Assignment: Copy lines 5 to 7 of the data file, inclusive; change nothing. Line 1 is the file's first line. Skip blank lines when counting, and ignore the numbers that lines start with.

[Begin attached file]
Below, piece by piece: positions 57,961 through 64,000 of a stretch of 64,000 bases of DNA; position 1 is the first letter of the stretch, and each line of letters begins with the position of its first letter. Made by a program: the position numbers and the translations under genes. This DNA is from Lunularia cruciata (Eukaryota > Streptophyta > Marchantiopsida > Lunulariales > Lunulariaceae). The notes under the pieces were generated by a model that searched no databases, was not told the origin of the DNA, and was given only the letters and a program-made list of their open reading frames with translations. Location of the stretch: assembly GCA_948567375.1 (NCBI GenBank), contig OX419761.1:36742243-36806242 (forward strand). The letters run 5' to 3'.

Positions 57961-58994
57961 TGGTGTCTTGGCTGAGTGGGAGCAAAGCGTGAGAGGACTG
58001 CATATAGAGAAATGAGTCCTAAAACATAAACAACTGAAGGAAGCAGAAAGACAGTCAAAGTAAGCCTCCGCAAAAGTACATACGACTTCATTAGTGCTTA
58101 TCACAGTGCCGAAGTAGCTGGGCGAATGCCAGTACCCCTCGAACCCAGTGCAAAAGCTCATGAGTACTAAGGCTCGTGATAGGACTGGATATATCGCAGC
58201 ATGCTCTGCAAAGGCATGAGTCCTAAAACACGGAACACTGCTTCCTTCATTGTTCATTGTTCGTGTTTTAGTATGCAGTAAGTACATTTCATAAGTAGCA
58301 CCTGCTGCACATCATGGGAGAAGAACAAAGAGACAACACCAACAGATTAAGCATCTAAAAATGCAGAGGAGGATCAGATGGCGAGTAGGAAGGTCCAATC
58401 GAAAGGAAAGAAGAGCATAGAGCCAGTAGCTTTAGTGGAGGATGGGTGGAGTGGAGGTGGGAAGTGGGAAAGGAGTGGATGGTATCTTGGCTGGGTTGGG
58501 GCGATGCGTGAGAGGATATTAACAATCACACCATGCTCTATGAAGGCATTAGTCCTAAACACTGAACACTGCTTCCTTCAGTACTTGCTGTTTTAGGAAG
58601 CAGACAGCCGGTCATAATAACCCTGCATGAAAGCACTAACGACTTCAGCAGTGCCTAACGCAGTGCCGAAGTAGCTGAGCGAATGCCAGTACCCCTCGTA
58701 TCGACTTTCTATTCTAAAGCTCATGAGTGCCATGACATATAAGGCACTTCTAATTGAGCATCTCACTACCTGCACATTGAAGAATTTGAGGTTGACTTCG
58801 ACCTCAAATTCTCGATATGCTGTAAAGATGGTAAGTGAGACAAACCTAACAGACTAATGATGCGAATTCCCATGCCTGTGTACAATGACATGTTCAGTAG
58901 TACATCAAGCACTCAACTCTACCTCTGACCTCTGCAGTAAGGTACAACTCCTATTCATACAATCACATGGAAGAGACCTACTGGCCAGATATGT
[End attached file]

58101 TCACAGTGCCGAAGTAGCTGGGCGAATGCCAGTACCCCTCGAACCCAGTGCAAAAGCTCATGAGTACTAAGGCTCGTGATAGGACTGGATATATCGCAGC
58201 ATGCTCTGCAAAGGCATGAGTCCTAAAACACGGAACACTGCTTCCTTCATTGTTCATTGTTCGTGTTTTAGTATGCAGTAAGTACATTTCATAAGTAGCA
58301 CCTGCTGCACATCATGGGAGAAGAACAAAGAGACAACACCAACAGATTAAGCATCTAAAAATGCAGAGGAGGATCAGATGGCGAGTAGGAAGGTCCAATC